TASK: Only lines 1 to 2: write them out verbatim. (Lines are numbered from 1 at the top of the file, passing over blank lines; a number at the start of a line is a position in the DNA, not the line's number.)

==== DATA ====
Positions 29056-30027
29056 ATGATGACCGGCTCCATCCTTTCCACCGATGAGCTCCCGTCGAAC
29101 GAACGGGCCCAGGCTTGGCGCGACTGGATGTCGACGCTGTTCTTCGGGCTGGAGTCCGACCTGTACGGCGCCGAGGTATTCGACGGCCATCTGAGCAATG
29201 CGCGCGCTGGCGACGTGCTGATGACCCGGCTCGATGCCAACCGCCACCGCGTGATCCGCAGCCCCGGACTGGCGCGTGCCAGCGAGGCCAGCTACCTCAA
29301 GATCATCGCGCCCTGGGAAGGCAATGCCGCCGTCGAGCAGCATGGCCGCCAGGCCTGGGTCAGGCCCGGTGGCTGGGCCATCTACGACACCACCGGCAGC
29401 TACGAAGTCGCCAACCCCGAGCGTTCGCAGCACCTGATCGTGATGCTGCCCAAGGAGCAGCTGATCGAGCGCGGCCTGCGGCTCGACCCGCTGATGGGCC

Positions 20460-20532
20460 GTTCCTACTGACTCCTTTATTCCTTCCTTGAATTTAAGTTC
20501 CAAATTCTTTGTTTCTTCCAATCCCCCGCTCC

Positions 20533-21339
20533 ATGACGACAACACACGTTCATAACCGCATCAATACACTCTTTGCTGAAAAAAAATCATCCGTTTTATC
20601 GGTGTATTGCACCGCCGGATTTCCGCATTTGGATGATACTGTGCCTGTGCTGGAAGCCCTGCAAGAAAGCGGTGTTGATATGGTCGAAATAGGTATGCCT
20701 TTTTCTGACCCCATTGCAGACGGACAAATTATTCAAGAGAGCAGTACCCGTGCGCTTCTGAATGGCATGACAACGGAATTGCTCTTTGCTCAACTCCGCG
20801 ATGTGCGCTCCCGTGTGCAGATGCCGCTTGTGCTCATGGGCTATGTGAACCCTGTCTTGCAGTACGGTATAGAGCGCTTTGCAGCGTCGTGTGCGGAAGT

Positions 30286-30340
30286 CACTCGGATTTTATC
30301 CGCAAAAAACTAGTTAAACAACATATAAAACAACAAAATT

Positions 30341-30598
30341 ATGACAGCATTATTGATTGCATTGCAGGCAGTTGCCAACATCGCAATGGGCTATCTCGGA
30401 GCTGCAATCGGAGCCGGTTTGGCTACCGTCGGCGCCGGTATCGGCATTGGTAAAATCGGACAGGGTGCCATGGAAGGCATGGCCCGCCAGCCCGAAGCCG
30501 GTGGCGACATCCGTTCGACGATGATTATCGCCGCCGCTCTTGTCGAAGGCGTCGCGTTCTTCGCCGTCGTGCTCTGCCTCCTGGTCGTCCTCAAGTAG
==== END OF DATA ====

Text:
Positions 29056-30027
29056 ATGATGACCGGCTCCATCCTTTCCACCGATGAGCTCCCGTCGAAC